* **`115_little-riddle.pdf`** :
A littel riddle: Something is hidden in this PDF -- what is it?
A little riddle: Something is hidden in this PDF -- what is it?
How did the hiding happen??
@@ -11,17 +11,17 @@ Here we take a look at PDF files which indeed use "fonts" to represent "text".
We'll have 5 different files here, all of them identically looking in all PDF viewers, and very similar in their PDF source code. Of course there are some differences in the source code which make them to behave differently whenever you try to access the textual content outside from *rendering* the pages:
1. **`textextract-good.pdf`**
This file lets you extract or copy'n' paste all text correctly.
This file lets you extract or copy'n'paste all text correctly.
1. **`textextract-bad1.pdf`**
This file lets you extract or copy'n' paste all text -- but none of the strings appears correctly, all of them look like gobble-di-gook.
This file lets you extract or copy'n'paste all text -- but none of the strings appears correctly, all of them look like gobble-di-gook.
1. **`textextract-bad2.pdf`**
This file lets you extract or copy'n' paste all text -- but only the first half of the strings appears correctly, the other half is somehow garbled.
This file lets you extract or copy'n'paste all text -- but only the first half of the strings appears correctly, the other half is somehow garbled.
1. **`textextract-bad3.pdf`**
This file lets you extract or copy'n' paste all text -- but only the second half of the strings appears correctly, the first half is somehow garbled.
This file lets you extract or copy'n'paste all text -- but only the second half of the strings appears correctly, the first half is somehow garbled.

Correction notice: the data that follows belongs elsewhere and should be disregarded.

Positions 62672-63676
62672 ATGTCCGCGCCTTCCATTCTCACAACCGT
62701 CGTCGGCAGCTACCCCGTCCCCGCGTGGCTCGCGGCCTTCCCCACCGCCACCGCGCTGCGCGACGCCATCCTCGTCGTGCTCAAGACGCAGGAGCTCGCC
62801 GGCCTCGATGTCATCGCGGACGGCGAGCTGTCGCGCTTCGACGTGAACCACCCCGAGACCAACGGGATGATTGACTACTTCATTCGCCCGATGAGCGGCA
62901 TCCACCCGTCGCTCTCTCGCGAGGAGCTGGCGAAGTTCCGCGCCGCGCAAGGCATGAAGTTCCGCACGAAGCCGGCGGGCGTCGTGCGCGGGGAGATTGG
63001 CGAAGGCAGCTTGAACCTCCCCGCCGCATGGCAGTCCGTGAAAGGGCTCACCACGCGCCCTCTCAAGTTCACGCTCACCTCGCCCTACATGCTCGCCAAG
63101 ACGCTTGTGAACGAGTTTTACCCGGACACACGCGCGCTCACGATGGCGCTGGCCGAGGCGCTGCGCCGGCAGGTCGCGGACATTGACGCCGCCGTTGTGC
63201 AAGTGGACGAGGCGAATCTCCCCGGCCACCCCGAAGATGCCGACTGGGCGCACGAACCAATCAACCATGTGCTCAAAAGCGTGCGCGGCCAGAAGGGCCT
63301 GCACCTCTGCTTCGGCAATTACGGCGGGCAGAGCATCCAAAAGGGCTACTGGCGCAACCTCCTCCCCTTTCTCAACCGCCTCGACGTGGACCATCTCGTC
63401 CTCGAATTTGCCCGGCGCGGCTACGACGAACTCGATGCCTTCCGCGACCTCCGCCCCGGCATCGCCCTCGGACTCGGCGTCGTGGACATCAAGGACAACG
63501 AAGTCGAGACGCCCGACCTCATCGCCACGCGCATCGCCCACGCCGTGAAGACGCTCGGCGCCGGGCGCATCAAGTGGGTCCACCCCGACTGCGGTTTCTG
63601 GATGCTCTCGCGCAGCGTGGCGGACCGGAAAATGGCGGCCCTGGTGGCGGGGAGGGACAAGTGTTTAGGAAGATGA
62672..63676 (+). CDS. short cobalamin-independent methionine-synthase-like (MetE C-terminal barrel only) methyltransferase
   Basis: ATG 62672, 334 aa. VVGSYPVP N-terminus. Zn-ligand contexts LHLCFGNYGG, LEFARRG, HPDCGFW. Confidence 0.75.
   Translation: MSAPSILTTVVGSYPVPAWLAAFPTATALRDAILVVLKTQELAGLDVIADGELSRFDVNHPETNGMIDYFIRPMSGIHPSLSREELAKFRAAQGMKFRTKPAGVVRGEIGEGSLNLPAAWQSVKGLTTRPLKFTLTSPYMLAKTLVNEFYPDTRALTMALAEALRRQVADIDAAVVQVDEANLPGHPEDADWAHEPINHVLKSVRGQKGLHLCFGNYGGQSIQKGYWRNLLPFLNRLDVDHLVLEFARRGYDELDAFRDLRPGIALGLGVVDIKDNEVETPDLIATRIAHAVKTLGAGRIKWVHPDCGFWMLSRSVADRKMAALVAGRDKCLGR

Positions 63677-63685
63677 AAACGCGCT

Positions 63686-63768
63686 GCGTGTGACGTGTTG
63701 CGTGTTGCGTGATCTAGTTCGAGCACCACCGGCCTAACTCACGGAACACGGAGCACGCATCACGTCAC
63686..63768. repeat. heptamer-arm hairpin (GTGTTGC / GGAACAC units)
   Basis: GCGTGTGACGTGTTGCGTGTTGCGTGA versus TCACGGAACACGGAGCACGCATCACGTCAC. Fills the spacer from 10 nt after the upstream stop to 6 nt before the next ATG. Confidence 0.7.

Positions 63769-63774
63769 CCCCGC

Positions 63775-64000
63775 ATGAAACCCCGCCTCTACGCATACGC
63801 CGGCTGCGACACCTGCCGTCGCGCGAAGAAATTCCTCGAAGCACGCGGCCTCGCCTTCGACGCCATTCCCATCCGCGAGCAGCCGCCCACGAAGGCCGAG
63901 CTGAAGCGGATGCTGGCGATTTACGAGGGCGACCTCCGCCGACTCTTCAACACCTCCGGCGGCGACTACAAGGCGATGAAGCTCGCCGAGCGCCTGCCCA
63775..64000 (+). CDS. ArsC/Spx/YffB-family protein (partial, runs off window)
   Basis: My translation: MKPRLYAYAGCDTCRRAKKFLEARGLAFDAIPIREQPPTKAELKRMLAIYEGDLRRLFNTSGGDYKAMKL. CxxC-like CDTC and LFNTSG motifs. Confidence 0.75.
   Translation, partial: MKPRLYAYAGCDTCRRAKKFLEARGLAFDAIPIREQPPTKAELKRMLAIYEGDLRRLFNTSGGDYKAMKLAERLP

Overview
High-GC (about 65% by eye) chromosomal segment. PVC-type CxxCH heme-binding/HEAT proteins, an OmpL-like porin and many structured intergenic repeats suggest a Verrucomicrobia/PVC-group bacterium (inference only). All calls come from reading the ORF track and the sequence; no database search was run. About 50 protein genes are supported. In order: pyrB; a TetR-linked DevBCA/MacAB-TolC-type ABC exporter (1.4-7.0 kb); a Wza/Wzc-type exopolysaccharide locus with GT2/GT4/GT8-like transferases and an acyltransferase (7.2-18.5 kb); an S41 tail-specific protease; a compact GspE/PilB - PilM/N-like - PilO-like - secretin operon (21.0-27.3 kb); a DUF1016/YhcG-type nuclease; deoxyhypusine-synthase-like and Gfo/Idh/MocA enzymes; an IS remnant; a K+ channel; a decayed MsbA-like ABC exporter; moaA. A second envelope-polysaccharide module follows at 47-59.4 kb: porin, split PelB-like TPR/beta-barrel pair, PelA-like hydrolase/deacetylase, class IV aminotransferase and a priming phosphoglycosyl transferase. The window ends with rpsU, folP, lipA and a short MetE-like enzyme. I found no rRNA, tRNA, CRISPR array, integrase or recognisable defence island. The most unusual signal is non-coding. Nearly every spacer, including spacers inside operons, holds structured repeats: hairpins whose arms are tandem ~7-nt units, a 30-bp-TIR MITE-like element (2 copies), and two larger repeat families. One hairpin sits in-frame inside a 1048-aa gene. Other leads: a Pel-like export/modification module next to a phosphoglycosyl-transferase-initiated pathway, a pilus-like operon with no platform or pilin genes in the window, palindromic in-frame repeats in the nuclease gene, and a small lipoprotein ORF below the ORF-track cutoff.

1. **`textextract-bad4.pdf`**
This file lets you extract or copy'n' paste all text -- but only the first half of the strings appears correctly, the second half may, superfically looking, appear correct, but in reality is *"rot13"* encoded.
This file lets you extract or copy'n'paste all text -- but only the first half of the strings appears correctly, the second half may, superficially looking, appear correct, but in reality is *"rot13"* encoded.
If you compare the different files's source code, you'll easily find where they differ:
If you compare the different files' source code, you'll easily find where they differ:
it's the way how they do define and set up (or don't do it at all) their `/ToUnicode` tables for the respective font used by the text strings.
A missing or an incorrect or a corrupt `/ToUnicode` table is the number 1 reason why text is not completely or correctly extractable from (otherwise apparently correct and complete and spec-conforming) "unprotected" PDF files.
@@ -38,7 +38,7 @@ Do the same for each of the `textextract-bad[1-4].pdf` files.
Find out what the differences for each of them are when compared to the `textextract-good.pdf`.
Also compare the `textextract-bad[1-4].pdf` files to each other.
You will see, that it is the `/ToUnicode` informations contained in each of the files which determines whether, and to what degree *correctly*, each text extraction (or copying) works.
You will see, that it is the `/ToUnicode` information contained in each of the files which determines whether, and to what degree *correctly*, each text extraction (or copying) works.
However, `/ToUnicode` does not have any influence on the *rendering* and readability of the PDF page in the PDF viewers.
Manipulated `/ToUnicode` tables can be (ab)used to confer hidden (by obscurity) messages to a receiver, which only reveal their intended meaning when extracted as text, but which use a "decoy" text when reviewed on a rendered PDF page.